I think it’s fair to assume that this means Price is retiring his and Sweet Toof’s Lenny The High Roller character. This has got to show some maturity that few other street artists have. I could rattle of a list of half a dozen or more top tier street artists who have essentially been relying for years on the same image or character that made them famous and it get’s irritating, but Price doesn’t seem to want to rest on his laurels.

And finally, some pictures:


I really want to hear from Price what this painting is about, because it could be one of the most controversial pieces of street art this year (even more controversial than most of Banksy’s work for sure). I really like it.

HarveyBadge_Oil Painting


Ways of Seeing at Black Rat Press

Let’s say you own Black Rat Press. You want to do a group show with three of your artists who challenge people’s preconceptions about painting and street art. Who do you choose?

That’s right. You bring together Swoon, Matt Small, and Brian Adam Douglas (aka Elbowtoe).

Swoon is a female wheatpaster who spawned an entire school of street art in New York City, and she spends her time building rafts and crashing art festivals.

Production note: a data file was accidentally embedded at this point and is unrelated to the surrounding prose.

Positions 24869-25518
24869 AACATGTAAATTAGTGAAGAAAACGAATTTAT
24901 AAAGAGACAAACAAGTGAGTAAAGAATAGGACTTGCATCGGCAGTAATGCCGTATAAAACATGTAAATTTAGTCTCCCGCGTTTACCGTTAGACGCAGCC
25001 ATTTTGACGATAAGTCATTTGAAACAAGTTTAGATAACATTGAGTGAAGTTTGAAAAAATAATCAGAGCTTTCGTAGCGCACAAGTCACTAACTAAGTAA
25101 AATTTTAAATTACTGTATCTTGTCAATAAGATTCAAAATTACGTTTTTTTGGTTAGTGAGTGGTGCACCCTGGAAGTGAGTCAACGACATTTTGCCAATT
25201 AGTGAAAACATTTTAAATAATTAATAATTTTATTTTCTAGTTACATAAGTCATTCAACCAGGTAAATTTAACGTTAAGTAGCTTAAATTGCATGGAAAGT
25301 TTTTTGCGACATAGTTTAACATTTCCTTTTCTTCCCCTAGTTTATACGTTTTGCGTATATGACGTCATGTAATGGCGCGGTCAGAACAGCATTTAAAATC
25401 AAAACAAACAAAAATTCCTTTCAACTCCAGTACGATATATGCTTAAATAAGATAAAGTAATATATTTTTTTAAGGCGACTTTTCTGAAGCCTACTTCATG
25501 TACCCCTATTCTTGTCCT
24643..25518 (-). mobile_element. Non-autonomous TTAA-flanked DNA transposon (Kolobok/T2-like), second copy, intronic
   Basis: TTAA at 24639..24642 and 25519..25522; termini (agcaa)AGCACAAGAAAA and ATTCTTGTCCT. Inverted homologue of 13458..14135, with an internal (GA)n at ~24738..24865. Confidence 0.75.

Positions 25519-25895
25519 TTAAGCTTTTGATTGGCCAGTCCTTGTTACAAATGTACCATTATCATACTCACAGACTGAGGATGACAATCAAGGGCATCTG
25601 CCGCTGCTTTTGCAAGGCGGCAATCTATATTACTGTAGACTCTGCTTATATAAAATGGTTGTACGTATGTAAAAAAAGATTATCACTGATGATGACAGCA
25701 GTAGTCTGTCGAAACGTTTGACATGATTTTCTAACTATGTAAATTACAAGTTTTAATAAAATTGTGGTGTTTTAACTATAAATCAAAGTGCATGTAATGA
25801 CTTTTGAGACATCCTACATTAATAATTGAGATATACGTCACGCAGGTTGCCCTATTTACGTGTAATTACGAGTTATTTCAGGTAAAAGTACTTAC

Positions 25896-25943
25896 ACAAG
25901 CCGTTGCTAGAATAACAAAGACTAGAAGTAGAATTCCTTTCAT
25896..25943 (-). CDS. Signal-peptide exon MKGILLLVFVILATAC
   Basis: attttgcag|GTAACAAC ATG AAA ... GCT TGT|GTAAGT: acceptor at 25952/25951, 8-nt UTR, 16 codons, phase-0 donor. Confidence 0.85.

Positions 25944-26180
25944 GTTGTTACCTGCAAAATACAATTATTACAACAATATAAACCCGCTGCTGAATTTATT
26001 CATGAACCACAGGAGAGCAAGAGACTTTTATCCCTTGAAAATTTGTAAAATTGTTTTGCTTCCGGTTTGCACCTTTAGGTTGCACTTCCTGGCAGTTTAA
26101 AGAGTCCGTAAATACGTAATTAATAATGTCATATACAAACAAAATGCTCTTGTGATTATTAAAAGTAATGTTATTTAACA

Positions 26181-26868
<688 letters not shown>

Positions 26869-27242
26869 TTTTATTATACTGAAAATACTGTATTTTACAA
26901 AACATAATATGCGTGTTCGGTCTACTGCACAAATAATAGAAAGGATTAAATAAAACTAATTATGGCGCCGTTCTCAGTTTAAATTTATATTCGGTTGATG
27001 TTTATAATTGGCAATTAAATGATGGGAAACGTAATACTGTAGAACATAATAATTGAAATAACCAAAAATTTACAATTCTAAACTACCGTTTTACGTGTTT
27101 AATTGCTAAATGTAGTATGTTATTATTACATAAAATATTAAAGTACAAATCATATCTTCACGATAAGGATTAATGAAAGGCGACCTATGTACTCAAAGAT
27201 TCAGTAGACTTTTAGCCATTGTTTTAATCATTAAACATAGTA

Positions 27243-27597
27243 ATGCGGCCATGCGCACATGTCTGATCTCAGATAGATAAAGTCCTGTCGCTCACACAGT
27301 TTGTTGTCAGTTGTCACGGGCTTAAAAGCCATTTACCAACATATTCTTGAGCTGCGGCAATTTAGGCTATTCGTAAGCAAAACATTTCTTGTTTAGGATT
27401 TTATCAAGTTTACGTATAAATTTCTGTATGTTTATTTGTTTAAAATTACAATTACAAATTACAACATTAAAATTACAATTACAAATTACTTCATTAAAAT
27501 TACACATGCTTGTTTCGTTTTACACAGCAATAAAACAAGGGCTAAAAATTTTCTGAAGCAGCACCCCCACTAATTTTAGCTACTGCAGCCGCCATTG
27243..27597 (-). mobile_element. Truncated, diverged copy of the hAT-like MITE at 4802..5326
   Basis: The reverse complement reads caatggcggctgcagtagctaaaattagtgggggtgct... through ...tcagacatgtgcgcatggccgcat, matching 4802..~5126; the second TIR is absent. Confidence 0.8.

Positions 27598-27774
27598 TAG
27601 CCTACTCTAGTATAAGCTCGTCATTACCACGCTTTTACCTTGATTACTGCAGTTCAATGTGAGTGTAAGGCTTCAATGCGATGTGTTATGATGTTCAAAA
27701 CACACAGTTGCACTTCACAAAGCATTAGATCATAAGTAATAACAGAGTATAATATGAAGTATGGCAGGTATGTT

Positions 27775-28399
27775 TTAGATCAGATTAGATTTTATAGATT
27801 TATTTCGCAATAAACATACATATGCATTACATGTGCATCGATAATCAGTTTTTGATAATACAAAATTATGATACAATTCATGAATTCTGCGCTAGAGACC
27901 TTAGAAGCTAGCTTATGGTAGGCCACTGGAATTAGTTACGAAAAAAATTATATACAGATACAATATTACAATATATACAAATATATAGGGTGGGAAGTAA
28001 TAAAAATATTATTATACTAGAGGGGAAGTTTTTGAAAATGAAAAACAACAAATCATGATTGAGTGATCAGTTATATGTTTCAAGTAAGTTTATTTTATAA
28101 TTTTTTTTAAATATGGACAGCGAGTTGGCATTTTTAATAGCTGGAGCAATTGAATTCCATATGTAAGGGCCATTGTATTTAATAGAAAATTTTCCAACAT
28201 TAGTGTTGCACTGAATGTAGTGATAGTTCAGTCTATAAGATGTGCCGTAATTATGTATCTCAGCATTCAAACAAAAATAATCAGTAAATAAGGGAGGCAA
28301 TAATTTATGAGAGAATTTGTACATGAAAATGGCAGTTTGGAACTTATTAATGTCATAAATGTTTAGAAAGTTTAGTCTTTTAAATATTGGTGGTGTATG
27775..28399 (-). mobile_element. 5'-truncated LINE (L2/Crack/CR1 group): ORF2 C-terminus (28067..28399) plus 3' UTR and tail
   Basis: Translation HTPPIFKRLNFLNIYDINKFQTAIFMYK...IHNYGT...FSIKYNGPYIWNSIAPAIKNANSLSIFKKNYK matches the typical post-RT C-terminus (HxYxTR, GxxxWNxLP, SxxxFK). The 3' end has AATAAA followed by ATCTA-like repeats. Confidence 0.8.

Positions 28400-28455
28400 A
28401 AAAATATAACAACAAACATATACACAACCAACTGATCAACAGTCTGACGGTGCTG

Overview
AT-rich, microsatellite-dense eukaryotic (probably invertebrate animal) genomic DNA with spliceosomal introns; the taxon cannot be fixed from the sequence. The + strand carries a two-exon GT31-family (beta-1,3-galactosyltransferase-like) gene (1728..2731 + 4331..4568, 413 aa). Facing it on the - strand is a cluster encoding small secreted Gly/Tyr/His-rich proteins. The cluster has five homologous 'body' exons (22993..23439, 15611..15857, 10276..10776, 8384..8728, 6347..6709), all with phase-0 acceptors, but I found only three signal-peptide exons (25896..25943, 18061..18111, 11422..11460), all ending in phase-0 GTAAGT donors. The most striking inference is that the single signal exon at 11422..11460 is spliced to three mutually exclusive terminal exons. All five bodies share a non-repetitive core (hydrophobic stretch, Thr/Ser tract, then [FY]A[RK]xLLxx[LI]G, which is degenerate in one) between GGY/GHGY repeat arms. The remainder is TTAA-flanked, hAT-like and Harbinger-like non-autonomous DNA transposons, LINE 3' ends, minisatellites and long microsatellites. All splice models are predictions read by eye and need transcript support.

And any art critic who says urban artists don’t know how to paint doesn’t know Matt Small. A few years ago, Matt was a runner up for one of the top prizes in the British art world.

Elbowtoe has had a presence on the street art New York City for years as part of the school of lino-block cutters that Swoon influenced, and now as Brian Adam Douglas he is making intricate collage works that look more like impressionist paintings than thrown together magazine clippings. For me, the collages can be hit or miss, but when they work, they really work.

Well that’s exactly what “Ways of Seeing Is,” BRP’s next show which opens on July 2nd.

The official word from Black Rat Press and some photos after the jump… Continue reading “Ways of Seeing at Black Rat Press”

A Sequence of Events

Thursday was the extremely crowded opening of Nick Walker’s latest show at Black Rat Press, “A Sequence of Events.” People were queued for 13 hours just to buy a print. Just the usual sort of reception that Walker receives. The show was done in conjunction with the release of Walker’s book.

Walker Butterfly

Because all the work was only in one or two colors, prices were lower than usual. Also, the size of the work was generally smaller than Nick’s trademark pieces in the past. This means that prices were lower than usual and fans who might only be able to afford a print might to able to afford an original.

My personal favorite
My favorite piece

Nick Walker

There aren’t any new images in this show, so I doubt anybody who didn’t like Nick in the past will be convinced to buy his work all of a sudden, but if you like Nick Walker, this show provides a solid overview of all his most popular images.

Photos by unusualimage